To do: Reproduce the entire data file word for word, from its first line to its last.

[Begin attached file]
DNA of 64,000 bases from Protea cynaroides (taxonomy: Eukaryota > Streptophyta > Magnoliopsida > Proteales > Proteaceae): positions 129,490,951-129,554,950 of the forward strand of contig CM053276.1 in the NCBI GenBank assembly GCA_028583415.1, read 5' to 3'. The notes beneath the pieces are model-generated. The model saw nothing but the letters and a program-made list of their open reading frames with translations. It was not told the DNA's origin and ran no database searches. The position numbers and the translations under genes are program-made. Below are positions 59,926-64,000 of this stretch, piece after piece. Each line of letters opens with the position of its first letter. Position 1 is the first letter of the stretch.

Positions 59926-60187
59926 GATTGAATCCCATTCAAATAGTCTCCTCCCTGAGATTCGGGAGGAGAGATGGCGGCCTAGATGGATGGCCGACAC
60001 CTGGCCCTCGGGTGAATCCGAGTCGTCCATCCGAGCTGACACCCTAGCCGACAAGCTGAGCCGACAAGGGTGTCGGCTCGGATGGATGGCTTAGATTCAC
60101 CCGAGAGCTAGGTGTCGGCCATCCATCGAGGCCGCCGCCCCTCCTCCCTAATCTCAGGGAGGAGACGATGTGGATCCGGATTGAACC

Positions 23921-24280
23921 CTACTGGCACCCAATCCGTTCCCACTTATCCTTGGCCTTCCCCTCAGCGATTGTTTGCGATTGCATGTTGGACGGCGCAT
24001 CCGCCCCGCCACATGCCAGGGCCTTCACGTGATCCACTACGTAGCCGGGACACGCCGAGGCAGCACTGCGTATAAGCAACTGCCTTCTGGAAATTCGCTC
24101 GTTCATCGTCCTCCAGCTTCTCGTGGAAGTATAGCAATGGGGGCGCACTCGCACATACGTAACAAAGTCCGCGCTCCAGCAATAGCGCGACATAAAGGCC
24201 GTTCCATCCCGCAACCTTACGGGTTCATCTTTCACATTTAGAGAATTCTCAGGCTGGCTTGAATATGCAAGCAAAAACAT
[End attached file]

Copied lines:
DNA of 64,000 bases from Protea cynaroides (taxonomy: Eukaryota > Streptophyta > Magnoliopsida > Proteales > Proteaceae): positions 129,490,951-129,554,950 of the forward strand of contig CM053276.1 in the NCBI GenBank assembly GCA_028583415.1, read 5' to 3'. The notes beneath the pieces are model-generated. The model saw nothing but the letters and a program-made list of their open reading frames with translations. It was not told the DNA's origin and ran no database searches. The position numbers and the translations under genes are program-made. Below are positions 59,926-64,000 of this stretch, piece after piece. Each line of letters opens with the position of its first letter. Position 1 is the first letter of the stretch.

Positions 59926-60187
59926 GATTGAATCCCATTCAAATAGTCTCCTCCCTGAGATTCGGGAGGAGAGATGGCGGCCTAGATGGATGGCCGACAC
60001 CTGGCCCTCGGGTGAATCCGAGTCGTCCATCCGAGCTGACACCCTAGCCGACAAGCTGAGCCGACAAGGGTGTCGGCTCGGATGGATGGCTTAGATTCAC
60101 CCGAGAGCTAGGTGTCGGCCATCCATCGAGGCCGCCGCCCCTCCTCCCTAATCTCAGGGAGGAGACGATGTGGATCCGGATTGAACC

Positions 23921-24280
23921 CTACTGGCACCCAATCCGTTCCCACTTATCCTTGGCCTTCCCCTCAGCGATTGTTTGCGATTGCATGTTGGACGGCGCAT
24001 CCGCCCCGCCACATGCCAGGGCCTTCACGTGATCCACTACGTAGCCGGGACACGCCGAGGCAGCACTGCGTATAAGCAACTGCCTTCTGGAAATTCGCTC
24101 GTTCATCGTCCTCCAGCTTCTCGTGGAAGTATAGCAATGGGGGCGCACTCGCACATACGTAACAAAGTCCGCGCTCCAGCAATAGCGCGACATAAAGGCC
24201 GTTCCATCCCGCAACCTTACGGGTTCATCTTTCACATTTAGAGAATTCTCAGGCTGGCTTGAATATGCAAGCAAAAACAT